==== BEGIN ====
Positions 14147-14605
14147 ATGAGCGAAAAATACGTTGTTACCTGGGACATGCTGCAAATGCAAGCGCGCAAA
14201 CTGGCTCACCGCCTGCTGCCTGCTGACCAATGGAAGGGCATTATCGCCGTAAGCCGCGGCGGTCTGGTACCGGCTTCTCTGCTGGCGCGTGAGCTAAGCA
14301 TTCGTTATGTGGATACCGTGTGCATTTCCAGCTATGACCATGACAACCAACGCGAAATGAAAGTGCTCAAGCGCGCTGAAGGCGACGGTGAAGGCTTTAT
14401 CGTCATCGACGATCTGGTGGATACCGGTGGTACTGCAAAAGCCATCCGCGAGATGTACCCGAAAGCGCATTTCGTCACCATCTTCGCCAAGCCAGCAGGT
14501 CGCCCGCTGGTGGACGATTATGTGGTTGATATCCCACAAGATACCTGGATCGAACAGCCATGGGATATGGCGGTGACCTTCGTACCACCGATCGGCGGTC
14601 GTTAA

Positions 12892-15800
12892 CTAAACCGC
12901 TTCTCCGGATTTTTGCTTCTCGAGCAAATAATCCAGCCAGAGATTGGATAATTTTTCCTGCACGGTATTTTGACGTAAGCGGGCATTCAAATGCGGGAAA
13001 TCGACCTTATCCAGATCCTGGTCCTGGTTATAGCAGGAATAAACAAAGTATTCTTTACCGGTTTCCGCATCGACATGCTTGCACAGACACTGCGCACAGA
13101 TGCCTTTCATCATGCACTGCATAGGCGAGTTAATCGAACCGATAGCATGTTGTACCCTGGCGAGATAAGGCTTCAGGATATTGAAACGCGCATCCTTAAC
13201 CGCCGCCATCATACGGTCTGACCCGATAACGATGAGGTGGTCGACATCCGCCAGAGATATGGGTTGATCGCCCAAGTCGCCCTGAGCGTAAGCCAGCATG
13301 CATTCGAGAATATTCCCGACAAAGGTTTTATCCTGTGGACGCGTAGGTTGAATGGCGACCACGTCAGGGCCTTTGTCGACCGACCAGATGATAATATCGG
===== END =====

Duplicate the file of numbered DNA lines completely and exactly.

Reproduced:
Positions 14147-14605
14147 ATGAGCGAAAAATACGTTGTTACCTGGGACATGCTGCAAATGCAAGCGCGCAAA
14201 CTGGCTCACCGCCTGCTGCCTGCTGACCAATGGAAGGGCATTATCGCCGTAAGCCGCGGCGGTCTGGTACCGGCTTCTCTGCTGGCGCGTGAGCTAAGCA
14301 TTCGTTATGTGGATACCGTGTGCATTTCCAGCTATGACCATGACAACCAACGCGAAATGAAAGTGCTCAAGCGCGCTGAAGGCGACGGTGAAGGCTTTAT
14401 CGTCATCGACGATCTGGTGGATACCGGTGGTACTGCAAAAGCCATCCGCGAGATGTACCCGAAAGCGCATTTCGTCACCATCTTCGCCAAGCCAGCAGGT
14501 CGCCCGCTGGTGGACGATTATGTGGTTGATATCCCACAAGATACCTGGATCGAACAGCCATGGGATATGGCGGTGACCTTCGTACCACCGATCGGCGGTC
14601 GTTAA

Positions 12892-15800
12892 CTAAACCGC
12901 TTCTCCGGATTTTTGCTTCTCGAGCAAATAATCCAGCCAGAGATTGGATAATTTTTCCTGCACGGTATTTTGACGTAAGCGGGCATTCAAATGCGGGAAA
13001 TCGACCTTATCCAGATCCTGGTCCTGGTTATAGCAGGAATAAACAAAGTATTCTTTACCGGTTTCCGCATCGACATGCTTGCACAGACACTGCGCACAGA
13101 TGCCTTTCATCATGCACTGCATAGGCGAGTTAATCGAACCGATAGCATGTTGTACCCTGGCGAGATAAGGCTTCAGGATATTGAAACGCGCATCCTTAAC
13201 CGCCGCCATCATACGGTCTGACCCGATAACGATGAGGTGGTCGACATCCGCCAGAGATATGGGTTGATCGCCCAAGTCGCCCTGAGCGTAAGCCAGCATG
13301 CATTCGAGAATATTCCCGACAAAGGTTTTATCCTGTGGACGCGTAGGTTGAATGGCGACCACGTCAGGGCCTTTGTCGACCGACCAGATGATAATATCGG